Pope Francis on Monday challenged the Consolata Missionaries to give a “new impetus” to their missions work, including by inculturation of the Gospel, promoting family values, and dialogue with Islam.
“It will be above all your apostolic fervour that will sustain the Christian communities entrusted to you, especially those that have been recently founded,” the Pope said June 5 to the Consolata Missionaries who were gathered at Clementine Hall of the Apostolic Palace in the Vatican.
“In the effort of the re-qualification of the style of missionary service, it will be necessary to favour certain significant elements, such as sensitivity to inculturation of the Gospel, and the choice of simple and poor forms of presence among the people. Special attention is due to dialogue with Islam, commitment to the promotion of the dignity of women and family values, and sensitivity to the themes of justice and peace.”
The Consolata Missionaries are a community of religious priests and sisters consecrated to God for the evangelization of peoples, especially wherever the Gospel is not yet known. The communities, founded by the Blessed Giuseppe Allamano in 1901, are holding their 13th General Chapter in Rome this month.
Pope Francis urged the Consolata Missionaries to further their charism and reignite their zeal for evangelization by how they encounter the culture and the mercy of God. He said they must follow the example of Blessed Guiseppe, whose faithfulness was identified by how he used his gifts to evangelize and his dedication to sharing the gospel to all people regardless of race or nationality.
“Let yourselves be continually challenged by the concrete realities with which you come into contact and seek to offer in appropriate ways the witness of charity that the Spirit infuses in your hearts.”
He told the community they are called “to project yourselves with renewed zeal in the work of evangelization, in view of pastoral urgencies and new forms of poverty. While I joyfully thank the Lord for the good that you are doing in the world, I would like to urge you to carry out a careful discernment on the situation of the peoples among whom you perform your evangelizing work.”
He urged them to “never tire of bringing comfort” to those whose lives “are often marked by great poverty and acute suffering”, as in much of Africa and Latin America as an example.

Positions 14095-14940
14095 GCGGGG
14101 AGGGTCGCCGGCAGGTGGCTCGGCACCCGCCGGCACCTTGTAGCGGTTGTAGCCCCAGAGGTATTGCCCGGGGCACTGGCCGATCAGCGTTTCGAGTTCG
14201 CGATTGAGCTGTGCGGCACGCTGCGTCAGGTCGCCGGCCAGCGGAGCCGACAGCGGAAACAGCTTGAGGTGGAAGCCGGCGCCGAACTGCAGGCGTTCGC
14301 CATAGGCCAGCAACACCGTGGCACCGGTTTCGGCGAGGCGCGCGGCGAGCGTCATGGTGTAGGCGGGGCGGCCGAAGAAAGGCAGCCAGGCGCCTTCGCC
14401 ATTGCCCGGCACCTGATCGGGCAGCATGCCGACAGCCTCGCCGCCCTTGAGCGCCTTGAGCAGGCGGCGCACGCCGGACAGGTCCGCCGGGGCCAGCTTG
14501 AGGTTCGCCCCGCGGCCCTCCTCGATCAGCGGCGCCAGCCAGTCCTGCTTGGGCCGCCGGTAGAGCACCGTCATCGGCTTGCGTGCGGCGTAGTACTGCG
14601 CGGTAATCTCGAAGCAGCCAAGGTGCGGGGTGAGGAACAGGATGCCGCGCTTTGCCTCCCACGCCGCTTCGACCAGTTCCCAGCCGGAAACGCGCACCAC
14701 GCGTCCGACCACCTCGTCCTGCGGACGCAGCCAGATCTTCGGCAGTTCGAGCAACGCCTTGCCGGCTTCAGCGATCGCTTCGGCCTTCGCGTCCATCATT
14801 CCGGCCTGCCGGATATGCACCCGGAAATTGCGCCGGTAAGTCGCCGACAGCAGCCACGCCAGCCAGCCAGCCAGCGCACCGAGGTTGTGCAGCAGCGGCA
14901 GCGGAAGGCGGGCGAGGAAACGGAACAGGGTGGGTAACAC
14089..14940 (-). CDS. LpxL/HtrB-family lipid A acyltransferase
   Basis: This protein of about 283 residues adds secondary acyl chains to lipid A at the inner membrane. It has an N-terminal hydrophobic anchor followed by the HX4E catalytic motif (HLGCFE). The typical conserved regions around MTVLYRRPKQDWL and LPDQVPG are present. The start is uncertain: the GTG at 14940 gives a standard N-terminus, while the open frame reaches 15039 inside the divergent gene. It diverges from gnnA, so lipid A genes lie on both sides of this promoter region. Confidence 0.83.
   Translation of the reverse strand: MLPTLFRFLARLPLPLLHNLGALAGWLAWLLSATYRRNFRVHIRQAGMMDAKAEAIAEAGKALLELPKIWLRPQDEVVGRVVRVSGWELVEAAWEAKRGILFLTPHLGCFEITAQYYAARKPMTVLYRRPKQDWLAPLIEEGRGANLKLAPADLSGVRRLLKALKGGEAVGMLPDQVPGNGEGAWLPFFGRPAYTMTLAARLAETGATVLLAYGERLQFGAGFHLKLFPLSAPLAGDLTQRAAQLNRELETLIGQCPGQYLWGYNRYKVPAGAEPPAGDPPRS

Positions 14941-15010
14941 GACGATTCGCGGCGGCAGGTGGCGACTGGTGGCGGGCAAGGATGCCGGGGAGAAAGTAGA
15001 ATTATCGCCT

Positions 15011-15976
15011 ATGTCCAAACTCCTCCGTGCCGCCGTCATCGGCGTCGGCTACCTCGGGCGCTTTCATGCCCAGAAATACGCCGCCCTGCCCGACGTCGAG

Applauding the fruitfulness of the Consolata Missionaries, he identified the sacrifices made by the order’s men and women, to the point of death: “May their evangelical choice, without reserve, illuminate your missionary effort and be of encouragement for you all to continue with renewed generosity on your special mission in the Church,” he said.
In order to move forward in this mission with renewed generosity, Pope Francis said the Consolata Missionaries must have an increasing awareness of God’s mercy.
“It is necessary to live communion with God with increasingly awareness of the Lord’s mercy that we receive. It is much more important to be aware of how much we are loved by God, than of how we love Him ourselves!”
We should consider first of all the “priority of the gratuitous and merciful love of God,” he said, experiencing “our commitment and our effort as a response.”
“We have a great need always to rediscover the love and mercy of the Lord to develop our familiarity with God. Consecrated persons, inasmuch as they make an effort to conform more perfectly to Christ, are most of all, familiar with God, intimate with Him, those who interact with the Lord with full freedom, and with spontaneity, but also with astonishment at the wonders He performs.”
Religious life can thus “become a journey of the progressive rediscovery of divine mercy, facilitating the imitation of the virtues of Christ and His attitudes … to then bear witness to them to all those you encounter in your pastoral service.”
Invoking the intercession of the Blessed Mother, Pope Francis ended his address with hope that their consecrated lives and the guidelines which will be developed in the General Chapters may lead to a greater encounter with Christ’s love, the source of consolation for all humanity.